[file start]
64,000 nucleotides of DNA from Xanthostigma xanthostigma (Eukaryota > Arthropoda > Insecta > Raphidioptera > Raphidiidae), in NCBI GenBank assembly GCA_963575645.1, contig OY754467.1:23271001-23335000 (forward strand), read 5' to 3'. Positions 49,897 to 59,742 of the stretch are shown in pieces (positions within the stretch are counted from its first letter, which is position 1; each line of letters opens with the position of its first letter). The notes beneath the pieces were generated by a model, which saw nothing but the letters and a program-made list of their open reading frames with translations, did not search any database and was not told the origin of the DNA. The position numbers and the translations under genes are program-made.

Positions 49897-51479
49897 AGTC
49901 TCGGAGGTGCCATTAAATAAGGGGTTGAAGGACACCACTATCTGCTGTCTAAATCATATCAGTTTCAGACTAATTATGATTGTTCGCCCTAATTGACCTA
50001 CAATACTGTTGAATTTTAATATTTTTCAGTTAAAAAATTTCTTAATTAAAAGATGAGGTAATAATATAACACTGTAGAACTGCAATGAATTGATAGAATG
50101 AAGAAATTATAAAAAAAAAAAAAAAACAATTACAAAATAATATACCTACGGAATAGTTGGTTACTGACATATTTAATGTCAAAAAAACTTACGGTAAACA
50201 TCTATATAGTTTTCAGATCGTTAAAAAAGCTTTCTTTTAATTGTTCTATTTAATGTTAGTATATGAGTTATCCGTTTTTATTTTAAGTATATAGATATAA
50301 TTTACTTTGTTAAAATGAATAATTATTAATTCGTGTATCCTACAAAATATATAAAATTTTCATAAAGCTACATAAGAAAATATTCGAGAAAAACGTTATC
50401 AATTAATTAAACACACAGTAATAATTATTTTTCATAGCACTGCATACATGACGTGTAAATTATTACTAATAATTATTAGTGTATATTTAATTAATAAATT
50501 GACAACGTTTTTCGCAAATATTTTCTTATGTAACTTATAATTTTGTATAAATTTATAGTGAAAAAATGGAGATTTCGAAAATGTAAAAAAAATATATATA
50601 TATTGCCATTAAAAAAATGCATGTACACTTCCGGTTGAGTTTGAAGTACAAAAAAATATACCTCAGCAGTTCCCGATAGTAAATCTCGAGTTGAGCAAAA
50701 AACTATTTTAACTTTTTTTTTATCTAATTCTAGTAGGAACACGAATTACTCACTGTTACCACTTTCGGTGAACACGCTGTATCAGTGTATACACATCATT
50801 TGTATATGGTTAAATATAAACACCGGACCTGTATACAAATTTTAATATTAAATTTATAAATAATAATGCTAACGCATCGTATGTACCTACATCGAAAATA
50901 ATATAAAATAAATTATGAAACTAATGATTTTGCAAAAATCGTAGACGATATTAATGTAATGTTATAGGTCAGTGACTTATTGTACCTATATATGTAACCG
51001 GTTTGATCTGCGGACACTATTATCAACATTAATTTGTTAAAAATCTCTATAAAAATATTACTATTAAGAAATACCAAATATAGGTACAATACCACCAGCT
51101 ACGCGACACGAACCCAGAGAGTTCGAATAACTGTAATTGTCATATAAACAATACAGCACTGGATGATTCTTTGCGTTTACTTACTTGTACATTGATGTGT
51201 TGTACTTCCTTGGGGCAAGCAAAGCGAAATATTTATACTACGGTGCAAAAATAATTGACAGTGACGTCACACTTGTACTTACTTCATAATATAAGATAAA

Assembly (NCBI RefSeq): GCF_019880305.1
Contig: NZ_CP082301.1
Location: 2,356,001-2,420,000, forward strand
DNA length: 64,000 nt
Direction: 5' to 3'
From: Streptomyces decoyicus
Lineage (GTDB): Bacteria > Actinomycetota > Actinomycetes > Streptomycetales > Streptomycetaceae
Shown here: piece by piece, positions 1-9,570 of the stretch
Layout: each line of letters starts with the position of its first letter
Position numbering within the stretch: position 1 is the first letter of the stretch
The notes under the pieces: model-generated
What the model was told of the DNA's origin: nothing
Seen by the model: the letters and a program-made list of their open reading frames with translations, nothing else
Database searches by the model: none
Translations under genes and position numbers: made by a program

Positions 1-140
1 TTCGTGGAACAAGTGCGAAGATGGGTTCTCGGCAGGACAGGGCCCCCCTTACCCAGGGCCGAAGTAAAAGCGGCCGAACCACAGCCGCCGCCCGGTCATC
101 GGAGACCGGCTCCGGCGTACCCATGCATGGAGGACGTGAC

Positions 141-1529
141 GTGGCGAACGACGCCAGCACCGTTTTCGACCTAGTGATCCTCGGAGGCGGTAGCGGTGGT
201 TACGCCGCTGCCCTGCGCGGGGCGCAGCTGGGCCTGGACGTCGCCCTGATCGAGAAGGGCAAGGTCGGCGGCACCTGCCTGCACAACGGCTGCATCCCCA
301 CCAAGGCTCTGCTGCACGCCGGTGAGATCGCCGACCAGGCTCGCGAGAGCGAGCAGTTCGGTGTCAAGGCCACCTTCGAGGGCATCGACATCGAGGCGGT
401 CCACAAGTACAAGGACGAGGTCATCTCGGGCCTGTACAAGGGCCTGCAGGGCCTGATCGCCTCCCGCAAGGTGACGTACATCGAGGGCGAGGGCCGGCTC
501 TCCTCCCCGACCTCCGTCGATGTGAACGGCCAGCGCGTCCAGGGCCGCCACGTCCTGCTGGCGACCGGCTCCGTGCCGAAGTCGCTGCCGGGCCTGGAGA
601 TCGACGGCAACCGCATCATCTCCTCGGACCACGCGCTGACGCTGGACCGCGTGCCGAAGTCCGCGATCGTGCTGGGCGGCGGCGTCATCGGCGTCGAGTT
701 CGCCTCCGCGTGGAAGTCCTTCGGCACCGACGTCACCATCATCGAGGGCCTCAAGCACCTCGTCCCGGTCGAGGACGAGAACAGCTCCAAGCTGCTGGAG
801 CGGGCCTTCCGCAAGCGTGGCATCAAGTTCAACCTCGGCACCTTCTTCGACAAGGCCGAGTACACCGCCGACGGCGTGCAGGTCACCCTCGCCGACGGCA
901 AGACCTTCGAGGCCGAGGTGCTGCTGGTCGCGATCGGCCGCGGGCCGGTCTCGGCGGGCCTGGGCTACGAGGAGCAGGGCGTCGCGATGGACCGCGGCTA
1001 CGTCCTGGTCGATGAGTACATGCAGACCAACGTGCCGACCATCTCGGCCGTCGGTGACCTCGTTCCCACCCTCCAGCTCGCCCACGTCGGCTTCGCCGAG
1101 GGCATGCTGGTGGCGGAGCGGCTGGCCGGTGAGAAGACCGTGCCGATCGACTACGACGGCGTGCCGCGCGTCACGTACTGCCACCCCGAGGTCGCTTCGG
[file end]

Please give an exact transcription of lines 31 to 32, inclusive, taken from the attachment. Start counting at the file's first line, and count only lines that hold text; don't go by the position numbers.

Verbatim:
Database searches by the model: none
Translations under genes and position numbers: made by a program